P. A. Mulgrave, Esq. - I was for years Police Magistrate on this and the other side the Island; I have known Mr. Minnett 8 or 9 years; during that time I have heard of, and known my own knowledge, his reputation to have been the highest for honor and integrity.

            W. G. Walker Esq. - I am a magistrate of the colony; I reside within two miles of Mr. Minnett; I have known him I have always believed him a man of the strictest honor and integrity; had it been otherwise I must have known it.

            G. B. Skardon, Esq, Liet. R. N. - I am a justice of the peace and reside within 5 miles of Mr. Minnett; I have known him about 6 or 7 years; I have always known him to be very honest, industrious, upright gentlemanly man; I am positive that is his general reputation.

            W. E. Lawrence, Esq. - I reside in Launceston; have known Mr. Minnett 8 or 9 years; can speak of his general reputation being that of a gentleman of the strictest probity - incapable of an act of dishonesty.

            Rev. R. R. Davis. - I am the clergyman at Norfolk Plains; Mr. Minnett lives in my district; I have known him for the last 6 years, I believe him to have borne the general reputation of an honest honorable man.

            Rev. W. H. Browne, L.L.D. - I am clergyman in Launceston, have known Mr. Minnett about 7 years; some of the family intimately; his general reputation is certainly that of a man of honor, honesty and integrity.

            W. H. Gough, Esq. - I reside near Launceston; I have known Mr. Minnett 10 years; I knew him before he came to this side the Island; to my knowledge he has always been reputed a man strictly honest and honorable.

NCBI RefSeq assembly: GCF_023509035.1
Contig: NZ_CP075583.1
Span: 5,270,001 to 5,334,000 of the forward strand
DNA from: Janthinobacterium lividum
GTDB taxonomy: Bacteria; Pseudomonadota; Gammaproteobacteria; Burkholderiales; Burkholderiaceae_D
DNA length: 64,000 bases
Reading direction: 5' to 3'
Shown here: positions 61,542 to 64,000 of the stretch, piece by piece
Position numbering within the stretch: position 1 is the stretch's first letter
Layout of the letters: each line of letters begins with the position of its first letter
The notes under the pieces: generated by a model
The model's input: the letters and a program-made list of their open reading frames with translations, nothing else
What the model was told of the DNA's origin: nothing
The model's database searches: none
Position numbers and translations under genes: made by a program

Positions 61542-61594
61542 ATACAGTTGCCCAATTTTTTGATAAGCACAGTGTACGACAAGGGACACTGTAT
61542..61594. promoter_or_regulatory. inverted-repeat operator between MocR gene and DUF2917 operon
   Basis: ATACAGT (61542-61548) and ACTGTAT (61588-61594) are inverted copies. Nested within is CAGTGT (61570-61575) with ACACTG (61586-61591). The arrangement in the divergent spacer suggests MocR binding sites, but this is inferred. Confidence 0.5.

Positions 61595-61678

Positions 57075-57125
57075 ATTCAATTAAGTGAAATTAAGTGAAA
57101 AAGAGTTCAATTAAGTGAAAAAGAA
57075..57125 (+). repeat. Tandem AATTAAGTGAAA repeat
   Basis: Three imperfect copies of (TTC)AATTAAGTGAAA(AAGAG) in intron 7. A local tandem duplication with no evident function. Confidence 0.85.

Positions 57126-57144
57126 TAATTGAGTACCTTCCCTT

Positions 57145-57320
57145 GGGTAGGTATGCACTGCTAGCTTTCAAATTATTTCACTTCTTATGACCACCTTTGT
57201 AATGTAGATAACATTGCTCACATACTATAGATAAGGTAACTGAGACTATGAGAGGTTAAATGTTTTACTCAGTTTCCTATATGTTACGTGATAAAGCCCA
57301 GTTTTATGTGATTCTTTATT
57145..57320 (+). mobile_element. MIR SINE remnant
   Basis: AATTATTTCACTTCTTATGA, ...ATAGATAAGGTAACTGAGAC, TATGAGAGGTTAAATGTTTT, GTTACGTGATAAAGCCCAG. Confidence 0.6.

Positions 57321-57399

Mrs. Hines - My name is Sarah Hines, I have lived with my father (Mr. Minnett) these last 8 years, I am one of his daughters, I have a son also residing with me, I recollect an old cow called Cordelia, she is dead, she was remarkable, she had but three legs, one had been cut off, she was mime, was given me when a calf, I know she had a calf some years ago, say nearly six years ago, my father makes an entry in his journal respecting the cattle, I have frequently seen that book, I am sure the birth of the calf in question is in that book, I saw the entry a day or two after it was made, we called it Cordelia's heifer always afterwards, it was a brindled heifer with a white tail and short horns, I saw that heifer on my father's estate until she was about 3 years of age, about that time father lost her with some of his cattle, I saw that heifer again last summer, when she was brought home in October last, I saw her in the paddock  where the house is, I saw her afterwards at Westbury; I saw her also in the stock-yard; Freeman, Nott, and I think two others, and Craxford, my brother, and my son were there; my mother was there also; the cow was thrown and tied with a rope; I recognised her as Cordelia's heifer; I have seen the heifer in the Court-yard today; it is the one I there saw; I believe it to be Cordelia's heifer; I have no doubt about it; the mother of Cordelia was very wild and was kept in the paddock by the house; the heifer was wild too; whenever I went near the cow, the heifer would run away, the mother and calf were both wild. [Mr. Minnett's journal produced.] This is my father's book; "Cordelia, 2nd Sept. 1830," means that Cordelia then had a calf, it is the calf now here.